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Rachel Rosovsky, Geno Merli
The emergence of direct oral anticoagulants (DOACs) represents a major advancement and paradigm shift in the treatment of venous thromboembolism. Currently, dabigatran, rivaroxaban, apixiban, and edoxoban are approved and used routinely for the prevention and treatment of patients with venous thromboembolism. Because each of the DOACs has different doses and dosing regimens, clinicians need to become familiar with their use. This article focuses on the practical considerations of how and when to use the DOACs...
September 2017: Techniques in Vascular and Interventional Radiology
Patricia A Cowper, Shubin Sheng, Renato D Lopes, Kevin J Anstrom, Judith A Stafford, Linda Davidson-Ray, Sana M Al-Khatib, Jack Ansell, Paul Dorian, Steen Husted, John J V McMurray, P Gabriel Steg, John H Alexander, Lars Wallentin, Christopher B Granger, Daniel B Mark
Importance: The Apixaban for Reduction in Stroke and Other Thromboembolic Events in Atrial Fibrillation (ARISTOTLE) trial reported that apixaban therapy was superior to warfarin therapy in preventing stroke and all-cause death while causing significantly fewer major bleeds. To establish the value proposition of substituting apixiban therapy for warfarin therapy in patients with atrial fibrillation, we performed a cost-effectiveness analysis using patient-level data from the ARISTOTLE trial...
May 1, 2017: JAMA Cardiology
Rolando Morales, Eric Ruff, Christopher Patronella, Henry Mentz, Germán Newall, Kristi L Hustak, Paul Fortes, Amelia Bush
BACKGROUND: Preventing venous thromboembolism (VTE) remains an important topic in the plastic surgery community. However, there is little consensus regarding appropriate VTE prophylaxis for patients undergoing common body contouring procedures. OBJECTIVES: This study compared the use of two novel oral anticoagulants (Rivaroxaban and Apixiban) vs low molecular weight heparin (LMWH) for postoperative chemical prophylaxis in body contouring plastic surgery procedures...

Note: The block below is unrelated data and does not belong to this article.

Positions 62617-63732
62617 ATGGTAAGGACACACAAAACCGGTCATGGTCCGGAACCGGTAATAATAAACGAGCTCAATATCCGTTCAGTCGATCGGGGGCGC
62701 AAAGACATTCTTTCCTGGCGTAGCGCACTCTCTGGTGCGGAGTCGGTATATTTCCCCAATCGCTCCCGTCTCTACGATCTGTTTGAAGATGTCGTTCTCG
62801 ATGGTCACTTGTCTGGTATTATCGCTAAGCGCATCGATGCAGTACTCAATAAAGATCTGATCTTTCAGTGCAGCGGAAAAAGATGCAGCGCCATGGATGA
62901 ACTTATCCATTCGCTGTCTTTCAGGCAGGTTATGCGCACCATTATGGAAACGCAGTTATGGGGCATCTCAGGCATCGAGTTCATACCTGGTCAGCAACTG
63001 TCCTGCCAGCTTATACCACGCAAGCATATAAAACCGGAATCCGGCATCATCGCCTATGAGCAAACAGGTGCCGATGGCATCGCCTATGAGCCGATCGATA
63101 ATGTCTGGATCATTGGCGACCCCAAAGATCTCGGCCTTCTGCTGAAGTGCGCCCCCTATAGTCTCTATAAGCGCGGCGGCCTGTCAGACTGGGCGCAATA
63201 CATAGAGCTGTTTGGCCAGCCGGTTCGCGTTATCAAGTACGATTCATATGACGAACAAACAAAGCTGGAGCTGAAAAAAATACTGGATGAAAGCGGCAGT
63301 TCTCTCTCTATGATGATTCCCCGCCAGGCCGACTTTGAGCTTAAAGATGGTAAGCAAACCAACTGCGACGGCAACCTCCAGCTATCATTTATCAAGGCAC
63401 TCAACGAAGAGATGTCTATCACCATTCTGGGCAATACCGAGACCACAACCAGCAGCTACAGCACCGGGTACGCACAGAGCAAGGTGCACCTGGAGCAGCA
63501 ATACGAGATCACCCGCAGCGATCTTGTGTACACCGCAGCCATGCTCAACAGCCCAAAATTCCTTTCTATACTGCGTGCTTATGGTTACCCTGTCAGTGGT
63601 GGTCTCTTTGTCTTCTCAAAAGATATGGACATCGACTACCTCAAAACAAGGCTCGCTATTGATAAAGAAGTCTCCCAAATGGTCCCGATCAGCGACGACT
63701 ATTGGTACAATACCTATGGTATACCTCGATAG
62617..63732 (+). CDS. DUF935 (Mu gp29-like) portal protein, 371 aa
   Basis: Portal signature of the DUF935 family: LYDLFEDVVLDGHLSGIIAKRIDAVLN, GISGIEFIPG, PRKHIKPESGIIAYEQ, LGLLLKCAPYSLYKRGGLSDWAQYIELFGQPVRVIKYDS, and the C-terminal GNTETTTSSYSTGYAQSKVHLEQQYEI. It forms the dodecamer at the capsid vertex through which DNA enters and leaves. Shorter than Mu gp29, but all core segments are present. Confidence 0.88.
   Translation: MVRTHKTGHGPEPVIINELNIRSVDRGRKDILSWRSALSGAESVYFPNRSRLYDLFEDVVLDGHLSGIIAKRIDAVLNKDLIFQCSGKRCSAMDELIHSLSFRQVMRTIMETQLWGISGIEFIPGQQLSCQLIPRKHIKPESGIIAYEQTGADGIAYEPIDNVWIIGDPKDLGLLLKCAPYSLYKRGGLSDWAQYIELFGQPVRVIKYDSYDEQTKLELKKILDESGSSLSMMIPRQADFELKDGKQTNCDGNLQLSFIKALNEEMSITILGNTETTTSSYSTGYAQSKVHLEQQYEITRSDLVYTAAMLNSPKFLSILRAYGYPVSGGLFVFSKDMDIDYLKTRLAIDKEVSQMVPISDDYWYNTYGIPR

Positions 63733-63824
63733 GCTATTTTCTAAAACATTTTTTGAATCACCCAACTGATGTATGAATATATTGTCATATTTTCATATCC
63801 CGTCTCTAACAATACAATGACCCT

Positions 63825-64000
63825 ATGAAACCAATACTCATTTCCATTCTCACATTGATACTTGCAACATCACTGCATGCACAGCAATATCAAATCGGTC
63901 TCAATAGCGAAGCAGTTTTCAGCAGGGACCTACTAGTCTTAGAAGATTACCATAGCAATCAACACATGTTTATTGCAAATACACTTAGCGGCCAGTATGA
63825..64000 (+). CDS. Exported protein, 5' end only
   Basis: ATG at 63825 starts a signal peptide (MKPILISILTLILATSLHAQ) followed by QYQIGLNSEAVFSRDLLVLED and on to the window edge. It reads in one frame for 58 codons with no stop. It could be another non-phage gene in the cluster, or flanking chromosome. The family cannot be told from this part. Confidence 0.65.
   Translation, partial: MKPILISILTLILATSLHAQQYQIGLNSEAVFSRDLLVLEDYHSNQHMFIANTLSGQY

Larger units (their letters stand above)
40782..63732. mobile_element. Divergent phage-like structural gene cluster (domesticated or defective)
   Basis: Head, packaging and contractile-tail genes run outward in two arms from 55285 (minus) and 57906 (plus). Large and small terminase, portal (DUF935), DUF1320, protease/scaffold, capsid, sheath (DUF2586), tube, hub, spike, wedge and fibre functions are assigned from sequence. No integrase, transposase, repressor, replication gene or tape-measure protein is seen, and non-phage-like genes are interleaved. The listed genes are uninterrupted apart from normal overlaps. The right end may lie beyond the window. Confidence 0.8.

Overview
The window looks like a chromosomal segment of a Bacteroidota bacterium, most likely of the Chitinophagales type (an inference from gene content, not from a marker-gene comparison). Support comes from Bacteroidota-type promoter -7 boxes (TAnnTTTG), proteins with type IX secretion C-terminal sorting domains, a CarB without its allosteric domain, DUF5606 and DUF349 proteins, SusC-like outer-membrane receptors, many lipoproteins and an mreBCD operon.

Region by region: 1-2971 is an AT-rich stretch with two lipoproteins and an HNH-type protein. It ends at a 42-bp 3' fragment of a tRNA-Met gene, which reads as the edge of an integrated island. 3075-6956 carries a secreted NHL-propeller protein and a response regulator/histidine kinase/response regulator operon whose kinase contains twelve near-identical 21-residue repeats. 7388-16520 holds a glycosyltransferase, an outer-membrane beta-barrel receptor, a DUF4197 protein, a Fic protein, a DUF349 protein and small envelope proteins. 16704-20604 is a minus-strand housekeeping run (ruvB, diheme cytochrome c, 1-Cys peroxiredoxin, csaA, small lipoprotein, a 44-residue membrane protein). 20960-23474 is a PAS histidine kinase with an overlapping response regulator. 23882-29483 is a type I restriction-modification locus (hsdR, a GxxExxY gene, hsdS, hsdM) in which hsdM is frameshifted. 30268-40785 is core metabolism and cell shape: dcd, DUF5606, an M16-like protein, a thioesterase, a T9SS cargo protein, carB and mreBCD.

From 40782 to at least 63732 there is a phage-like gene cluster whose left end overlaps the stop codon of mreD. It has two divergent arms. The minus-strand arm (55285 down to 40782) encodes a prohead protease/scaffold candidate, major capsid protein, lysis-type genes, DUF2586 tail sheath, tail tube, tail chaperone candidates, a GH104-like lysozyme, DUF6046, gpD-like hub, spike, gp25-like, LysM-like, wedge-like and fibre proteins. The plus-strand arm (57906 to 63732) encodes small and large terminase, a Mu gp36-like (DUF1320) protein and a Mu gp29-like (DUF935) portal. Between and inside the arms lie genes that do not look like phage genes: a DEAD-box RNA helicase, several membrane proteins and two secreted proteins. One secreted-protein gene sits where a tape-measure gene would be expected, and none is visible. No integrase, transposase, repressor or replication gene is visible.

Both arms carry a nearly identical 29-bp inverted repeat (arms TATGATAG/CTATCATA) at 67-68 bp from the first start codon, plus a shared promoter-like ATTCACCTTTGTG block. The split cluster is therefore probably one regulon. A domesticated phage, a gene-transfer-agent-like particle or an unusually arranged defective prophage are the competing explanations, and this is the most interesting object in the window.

April 2016: Aesthetic Surgery Journal
Carlo Rostagno
Despite widespread diffusion of pharmacological prophylaxis, deep venous thrombosis (DVT) is still a common cause of morbidity after major orthopedic surgery (total hip replacement--THR--and total knee replacement--TKR). At present, clear evidence has been provided that pharmacological primary prophylaxis with low molecular weight heparin (LMWH) is associated with a significant decrease in the incidence of venous thromboembolism. The main limitation of LMWH prophylaxis however is the need for parenteral administration with a not negligible drop-out of treatment...
2016: Cardiovascular & Hematological Disorders Drug Targets
Brandon J McMahon, Hau C Kwaan
One of the major advances in the management of thrombosis is arguably the introduction of the new non-vitamin K antagonist oral anticoagulants (NOACs). These are small molecules, designed to directly inhibit specific steps in the coagulation pathway, with dabigatran (Pradaxa), inhibiting thrombin and rivaroxaban (Xarelto), apixiban (Eliquis), edoxaban (Lixiana), and betrixaban being factor Xa inhibitors. They have several advantages over vitamin K antagonists such as warfarin, with more predictable bioavailability, fewer drug interactions, and improved safety, especially intracranial hemorrhage...
March 2015: Seminars in Thrombosis and Hemostasis
Carlo Rostagno